Sam Waterston

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The 2015 Actors Fund Gala Presentation

Sam Waterston - The 2015 Actors Fund Gala held at the New York Marriott Marquis Hotel - Presentation. at New York Marriott Marquis Hotel,, New York Marriott Marquis - New York City, New York, United States - Tuesday 12th May 2015

Sam Waterston

Premiere Of Netflix's 'Grace And Frankie'

Sam Waterston - A variety of stars were snapped as they attended the Premiere Of Netflix's 'Grace And Frankie' which was held at Regal Cinemas L.A. Live in Los Angeles, California, United States - Wednesday 29th April 2015

Ethan Embry, June Diane Raphael, Lily Tomlin, Jane Fonda and Sam Waterston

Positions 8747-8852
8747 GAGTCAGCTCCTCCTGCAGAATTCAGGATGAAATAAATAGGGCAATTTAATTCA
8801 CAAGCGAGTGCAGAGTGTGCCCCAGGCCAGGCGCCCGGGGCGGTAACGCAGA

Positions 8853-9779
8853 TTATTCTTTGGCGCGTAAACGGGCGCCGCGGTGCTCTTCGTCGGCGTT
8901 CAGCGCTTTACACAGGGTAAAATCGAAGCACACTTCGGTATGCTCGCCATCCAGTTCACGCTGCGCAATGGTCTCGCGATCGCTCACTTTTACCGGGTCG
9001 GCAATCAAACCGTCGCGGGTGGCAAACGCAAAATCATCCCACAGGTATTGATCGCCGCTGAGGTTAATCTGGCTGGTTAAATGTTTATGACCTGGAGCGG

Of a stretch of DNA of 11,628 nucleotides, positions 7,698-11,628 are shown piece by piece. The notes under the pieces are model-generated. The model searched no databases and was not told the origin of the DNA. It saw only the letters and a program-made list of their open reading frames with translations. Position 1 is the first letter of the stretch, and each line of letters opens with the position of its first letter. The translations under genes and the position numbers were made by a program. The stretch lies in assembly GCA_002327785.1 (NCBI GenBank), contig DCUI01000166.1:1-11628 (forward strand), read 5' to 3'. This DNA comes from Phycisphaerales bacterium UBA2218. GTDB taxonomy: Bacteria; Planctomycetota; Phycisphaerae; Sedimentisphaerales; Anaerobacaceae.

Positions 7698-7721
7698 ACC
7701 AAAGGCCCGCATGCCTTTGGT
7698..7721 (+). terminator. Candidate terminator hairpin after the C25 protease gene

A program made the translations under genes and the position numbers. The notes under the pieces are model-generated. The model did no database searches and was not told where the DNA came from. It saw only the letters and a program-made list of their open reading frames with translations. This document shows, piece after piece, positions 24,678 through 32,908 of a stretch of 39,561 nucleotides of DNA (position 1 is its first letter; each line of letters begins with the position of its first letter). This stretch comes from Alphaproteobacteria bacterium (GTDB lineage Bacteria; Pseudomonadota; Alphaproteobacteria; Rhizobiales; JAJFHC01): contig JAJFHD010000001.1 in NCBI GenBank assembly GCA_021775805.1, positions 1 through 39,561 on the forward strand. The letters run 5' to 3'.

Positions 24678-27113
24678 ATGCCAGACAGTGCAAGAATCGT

Ethan Embry, June Diane Raphael, Lily Tomlin, Jane Fonda and Sam Waterston
Ethan Embry, June Diane Raphael, Lily Tomlin, Jane Fonda and Sam Waterston
Sam Waterston
Sam Waterston

2015 Tribeca Film Festival - 'Anesthesia'

Sam Waterston - A variety of celebrities turned out in numbers for the 2015 Tribeca Film Festival as they attended the Premiere of 'Anesthesia' at BMCC in New York City, United States - Wednesday 22nd April 2015

Los Angeles Season 3 premiere of HBO's Series 'The Newsroom'

Jeff Daniels, Michael Lombardo, Olivia Munn, Sam Waterston, Dev Patel and Aaron Sorkin - A variety of stars attended the third season premiere of the HBO TV series 'The Newsroom' at the DGA Theater at DGA Theater in Los Angeles, California, United States - Tuesday 4th November 2014

Jeff Daniels
Jeff Daniels
Jeff Daniels
Jeff Daniels
Jeff Daniels and Kathleen Rosemary

Los Angeles Season 3 premiere of HBO's series 'The Newsroom'